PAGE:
How to Manage Pests

UC Pest Management Guidelines

Grape

Summer Bunch Rot (Sour Rot)

Pathogens: Aspergillus niger, Alternaria tenuis, Botrytis cinerea, Cladosporium herbarum, Rhizopus arrhizus, Penicillium sp., and others

(Reviewed 6/06, updated 2/14)

In this Guideline:


SYMPTOMS

As berries ripen and sugar content exceeds 8%, injured fruit become increasingly susceptible to invasion by a wide variety of naturally occurring fungi. Invasion occurs at the point of injury caused by insect or bird feeding, mechanical or growth cracks, or lesions resulting from powdery mildew or black measles (esca). The resulting rot can be severe as it progresses beyond the original injury. Masses of black, brown, or green spores develop on the surface of infected berries. Bunch rot often culminates in sour rot, especially in the central and southern San Joaquin Valley. Sour rot is caused by a variety of microorganisms, including acetic acid bacteria, which are spread by vinegar flies attracted to the rotting clusters.

Slip skin of Red Globe grapes is also associated with summer bunch rot organisms. Symptoms include hairline cracks in the berry skin, watery discoloration of berries, and general berry breakdown. Decay continues to develop slowly under cold storage conditions.

MANAGEMENT

Rotting fruit clusters present during veraison are indicative of summer bunch rot. Management of this disease complex is based on reducing injury or damage to the fruit, thus preventing invasion by bunch rot organisms. Basal leaf removal at or after berry set has given excellent control of summer bunch rot in the San Joaquin Valley. In warmer growing areas, be careful not to remove excessive numbers of leaves, which can lead to sunburned fruit. Remove leaves only from the side of the vine that receives afternoon shade. Also, leafhopper populations and damage caused by omnivorous leafroller have been reduced by this cultural practice. Treat at preclose and veraison if summer bunch rot has been a problem in the past.

To reduce growth-related damage to the berries, follow proper irrigation, fertilizer, fruit thinning, and canopy management practices. Prune to achieve vine balance between vegetative growth and cluster number. Also control powdery mildew and damaging populations of omnivorous leafroller and other berry feeders.

In table grapes, look for symptoms of summer rot on fruit during harvest to assess this year's management program and to prepare for next year. Also, note that the presence of VINEGAR FLIES may indicate bunch rot infections.

Common name Amount per acre** R.E.I.‡ P.H.I.‡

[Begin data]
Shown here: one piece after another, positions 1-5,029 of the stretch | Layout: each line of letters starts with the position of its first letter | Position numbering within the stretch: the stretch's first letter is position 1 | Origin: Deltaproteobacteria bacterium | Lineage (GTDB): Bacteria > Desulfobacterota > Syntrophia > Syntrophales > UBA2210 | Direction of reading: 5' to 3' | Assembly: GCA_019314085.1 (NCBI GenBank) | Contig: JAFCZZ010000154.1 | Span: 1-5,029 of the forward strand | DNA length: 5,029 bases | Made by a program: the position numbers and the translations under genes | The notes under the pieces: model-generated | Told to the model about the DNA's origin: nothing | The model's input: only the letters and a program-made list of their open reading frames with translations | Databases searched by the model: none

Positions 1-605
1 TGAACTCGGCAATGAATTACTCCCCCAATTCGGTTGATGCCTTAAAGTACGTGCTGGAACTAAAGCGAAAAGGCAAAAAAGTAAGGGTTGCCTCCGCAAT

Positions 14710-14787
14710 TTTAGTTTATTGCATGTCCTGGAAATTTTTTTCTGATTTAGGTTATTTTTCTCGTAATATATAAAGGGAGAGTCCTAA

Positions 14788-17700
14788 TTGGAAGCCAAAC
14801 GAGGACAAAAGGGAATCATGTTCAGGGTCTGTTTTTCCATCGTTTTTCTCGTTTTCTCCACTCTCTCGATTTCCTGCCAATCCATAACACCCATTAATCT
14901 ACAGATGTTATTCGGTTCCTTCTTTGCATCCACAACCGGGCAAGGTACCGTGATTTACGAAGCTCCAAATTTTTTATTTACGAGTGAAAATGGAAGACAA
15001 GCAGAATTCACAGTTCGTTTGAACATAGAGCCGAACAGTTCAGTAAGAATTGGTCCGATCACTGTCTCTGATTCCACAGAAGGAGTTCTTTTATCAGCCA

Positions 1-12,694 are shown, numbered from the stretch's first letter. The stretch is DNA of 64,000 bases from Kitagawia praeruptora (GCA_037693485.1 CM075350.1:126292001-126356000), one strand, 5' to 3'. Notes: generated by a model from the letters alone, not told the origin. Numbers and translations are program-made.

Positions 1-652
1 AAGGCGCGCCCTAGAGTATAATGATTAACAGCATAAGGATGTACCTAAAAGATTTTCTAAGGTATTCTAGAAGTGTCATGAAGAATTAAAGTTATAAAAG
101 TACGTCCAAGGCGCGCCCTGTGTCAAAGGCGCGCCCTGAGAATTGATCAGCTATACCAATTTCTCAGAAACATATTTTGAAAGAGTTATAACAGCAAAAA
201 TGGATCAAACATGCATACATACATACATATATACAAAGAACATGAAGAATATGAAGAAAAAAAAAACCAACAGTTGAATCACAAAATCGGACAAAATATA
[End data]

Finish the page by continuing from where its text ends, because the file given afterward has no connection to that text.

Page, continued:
(example trade name)   (hours) (days)

  Calculate impact of pesticide on air quality
When choosing a pesticide, consider efficacy and the general properties of the fungicide as well as information relating to environmental impact.
 
Note: Treatments can be made in conjunction with plant growth regulators and other applications.
 
A. CYPRODINIL + FLUDIOXONIL
  (Switch 62.5WG) 11–14 oz 12 14
  MODE-OF-ACTION GROUP NAME (NUMBER1): Anilinopyrimidine (9) and Phenylpyrrole (12)
  COMMENTS: Do not apply in less than 21-day intervals. Do not make more than two sequential applications; rotate to a fungicide with a different mode of action.
 
B. PYRACLOSTROBIN + BOSCALID
  (Pristine) 8–12.5 oz 12 14
  MODE-OF-ACTION GROUP NAME (NUMBER1): Quinone outside inhibitor (11) and Carboxamide (7)
  COMMENTS: Do not use on Concord, Worden, Fredonia, Niagara, or related grape varieties. Do not make more than two sequential applications; rotate to a fungicide with a different mode of action. The R.E.I. is 5 days for treated grapes when conducting cane tying, turning, or girdling.
 
C. COPPER#
  (various) Label rates 48 See label
  MODE-OF-ACTION GROUP NAME (NUMBER1): Multi-site contact (M1)
  COMMENTS: For tank mixes, observe all directions for use on all labels, and employ the most restrictive limits and precautions. Never exceed the maximum a.i. rate on any label when tank mixing products that contain the same a.i.
 
** Apply with enough water to provide complete coverage.
Restricted entry interval (R.E.I.) is the number of hours (unless otherwise noted) from treatment until the treated area can be safely entered without protective clothing. Preharvest interval (P.H.I.) is the number of days from treatment to harvest. In some cases the R.E.I. exceeds the P.H.I. The longer of two intervals is the minimum time that must elapse before harvest.
1 Group numbers are assigned by the Fungicide Resistance Action Committee (FRAC) according to different modes of actions. Fungicides with a different Group number are suitable to alternate in a resistance management program. For more information, see http://www.frac.info/.
# Acceptable for use on organically grown produce.

IMPORTANT LINKS

[Precautions]

PUBLICATION

[UC Peer Reviewed]

UC IPM Pest Management Guidelines: Grape
UC ANR Publication 3448

Diseases

W. D. Gubler, Plant Pathology, UC Davis
R. J. Smith, UC Cooperative Extension, Sonoma County
L. G. Varela, UC IPM Program, Sonoma County
S. Vasquez, UC Cooperative Extension, Fresno County
J. J. Stapleton, UC IPM Program, Kearney Agricultural Research Center, Parlier
A. H. Purcell, Environmental Science, Policy and Management, UC Berkeley
Acknowledgment for contributions to Diseases:
G. M. Leavitt, UC Cooperative Extension, Madera County

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